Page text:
Hot on the heels of claiming that "Russian operatives" aimed to spread disinformation on the internet during last year's presidential campaign, the Washington Post has sought to bolster its argument with an article about the USSR that has baffled commentators with its complete lack of historical accuracy.
Alleging that Russia has tried to "gin up racial discord" in America, the op-ed piece tries to link this to the history of the Soviet Union. According to author Terrell Jermaine Starr, "none of us should be surprised that Russia exploited American racism to achieve its own foreign policy objectives."
Starr goes on to surprise experts and laymen alike with his assertion that the USSR was a "Russian supremacist state," which "wielded Russian homogeneity against its own minorities during its 70-plus years of existence."
His analysis was roundly criticized on Twitter by Moscow correspondents from the UK's Guardian and Financial Times newspapers, among others.
One of the worst pieces of Russia "analysis" / Soviet "history" I've read in a long time https://t.co/gLuhp0HcXO— Shaun Walker (@shaunwalker7) 10 октября 2017 г.
This reads like some of my own particularly bad undergraduate essays— max seddon (@maxseddon) 10 октября 2017 г.
One commentator questioned the Post's decision to go ahead with publishing the piece.
Who allowed this to be published?https://t.co/FKJPESf8pz— Isaac Webb (@isaacdwebb) 10 октября 2017 г.
Paul Robinson, Professor of Public and International Affairs at the University of Ottawa, explained that the nationalities policy of the Soviet Union was "far more complex" than Starr's presentation.
"Apart from a period under Stalin, [the Soviet leadership was] not strongly inclined towards Russification. Indeed, the Soviet Union promoted the development of minority national identities," he told Sputnik.
Robinson warned that such factually inaccurate articles "spread negative stereotypes rather than understanding, and thus encourage hatred and fear, which in turn lead to hostile policy responses which are unconstructive and even damaging not only to Russia but also to the interests of Western states."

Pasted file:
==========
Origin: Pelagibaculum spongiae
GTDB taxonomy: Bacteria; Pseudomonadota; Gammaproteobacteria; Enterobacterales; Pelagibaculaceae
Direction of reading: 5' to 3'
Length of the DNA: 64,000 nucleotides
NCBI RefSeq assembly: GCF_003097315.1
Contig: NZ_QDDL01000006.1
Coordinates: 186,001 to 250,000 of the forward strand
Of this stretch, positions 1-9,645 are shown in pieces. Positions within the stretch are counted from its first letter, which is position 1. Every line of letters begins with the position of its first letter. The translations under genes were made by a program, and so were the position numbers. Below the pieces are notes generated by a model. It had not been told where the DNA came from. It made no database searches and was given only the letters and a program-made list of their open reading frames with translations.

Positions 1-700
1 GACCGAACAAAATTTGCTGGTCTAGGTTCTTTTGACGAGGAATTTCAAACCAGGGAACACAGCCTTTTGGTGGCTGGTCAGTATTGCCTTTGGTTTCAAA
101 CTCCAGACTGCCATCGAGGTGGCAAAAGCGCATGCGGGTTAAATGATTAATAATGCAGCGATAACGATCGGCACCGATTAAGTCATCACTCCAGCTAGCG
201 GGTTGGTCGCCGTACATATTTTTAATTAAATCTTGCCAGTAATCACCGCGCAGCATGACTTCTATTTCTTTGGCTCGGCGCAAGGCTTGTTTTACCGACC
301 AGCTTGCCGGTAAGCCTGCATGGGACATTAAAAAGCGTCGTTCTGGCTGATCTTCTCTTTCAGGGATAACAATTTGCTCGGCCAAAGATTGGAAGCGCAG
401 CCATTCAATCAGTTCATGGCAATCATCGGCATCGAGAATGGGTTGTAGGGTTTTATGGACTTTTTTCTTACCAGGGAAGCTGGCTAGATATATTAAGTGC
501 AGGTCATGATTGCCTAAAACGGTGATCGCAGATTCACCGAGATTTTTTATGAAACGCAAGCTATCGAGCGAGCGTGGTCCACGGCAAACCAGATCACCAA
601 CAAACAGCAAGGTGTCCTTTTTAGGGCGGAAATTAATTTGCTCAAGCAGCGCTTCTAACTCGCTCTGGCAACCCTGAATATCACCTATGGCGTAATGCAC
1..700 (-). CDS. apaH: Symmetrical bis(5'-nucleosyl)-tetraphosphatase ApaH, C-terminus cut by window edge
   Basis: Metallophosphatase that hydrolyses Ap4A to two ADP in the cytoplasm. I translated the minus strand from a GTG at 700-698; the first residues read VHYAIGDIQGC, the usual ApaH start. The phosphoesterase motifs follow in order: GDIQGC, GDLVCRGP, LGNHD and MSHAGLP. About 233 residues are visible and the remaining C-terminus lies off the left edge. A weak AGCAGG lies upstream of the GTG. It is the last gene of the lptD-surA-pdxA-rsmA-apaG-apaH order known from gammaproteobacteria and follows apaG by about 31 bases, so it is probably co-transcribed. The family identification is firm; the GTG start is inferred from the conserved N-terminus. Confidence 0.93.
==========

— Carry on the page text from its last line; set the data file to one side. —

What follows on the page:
Far from being a "Russian supremacist state," as the Washington Post claims, the Soviet leadership of the Soviet Union pursued a policy of "nativization" (korenizatsiia) during the 1920s and then from the 1950s onwards, which developed the culture and economy of the socialist republics.
Starr fundamentally misunderstands the Soviet project if his argument is that nationality policy centered the Russian Slav.— Jules N. Binoculars (@surfbordt) 10 октября 2017 г.
Mass education programs were implemented in local languages, which eventually helped to awaken national self-consciousness across the Soviet Union. The belief that the march towards socialism would one day render nations obsolete contributed to this policy.
Commentators also pointed out that the Soviets' rejection of nationalism was also demonstrated by their rejection of religion, a major factor in national identity.
I would invite Starr to talk to the ethnically Russian priests who put their lives on the line for faith. Supremacy really protected them.— hannah gais (@hannahgais) 11 октября 2017 г.
The author is a great "expert" on post-Soviet world pic.twitter.com/MtdX60dGl1— Vladimir Kornilov (@Kornilov1968) 10 октября 2017 г.
Some users dredged up old posts by Starr, which demonstrate a lack of basic geographical knowledge of the region.
Starr's article refers to the Holodomor tragedy, a famine which killed several million people across the USSR in 1932-33, during the reign of Stalin.
Yasha Levine, an investigative journalist, pointed out that Stalin's policies could hardly have been a result of Russian supremacism, since he was himself Georgian.
You idiot, Stalin was Georgian. https://t.co/3pZxvaMhb6— Yasha Levine (@yashalevine) 10 октября 2017 г.
Starr also tried to exaggerate the number who died during Holodomor with a claim that "some estimates have that figure [of victims] upwards of 10 million." As his source, the Washington Post journalist cites a contributor in the comments section of The Economist.
Starr's other source is an old man he met in Lviv. The man came up to him and said, "Ukraine is a colony of Moscow and Russia wants to take it back."
Starr said he "welcomed his insight," apparently in the belief that old age and a Ukrainian passport conveyed to this man some inside knowledge from the Kremlin.
In contrast to his readiness to listen to old men from Lviv, the columnist doesn't seem to appreciate any insight from people with a better grasp of Soviet history. Starr boasts of having blocked over 2,400 people on Twitter, as somebody pointed out.
i think if you block 2400 people you're probably not into taking criticism well, whether justified or not. https://t.co/k449uVl79l— Michael Colborne (@ColborneMichael) 10 октября 2017 г.
My advice to writers out there: write for yourself, not your critics. Someone is destined not to like you.— Terrell J. Starr (@Russian_Starr) 10 октября 2017 г.
Starr has reacted to criticism by pinning a tweet to his account which advises "writers out there" to "write for yourself, not your critics."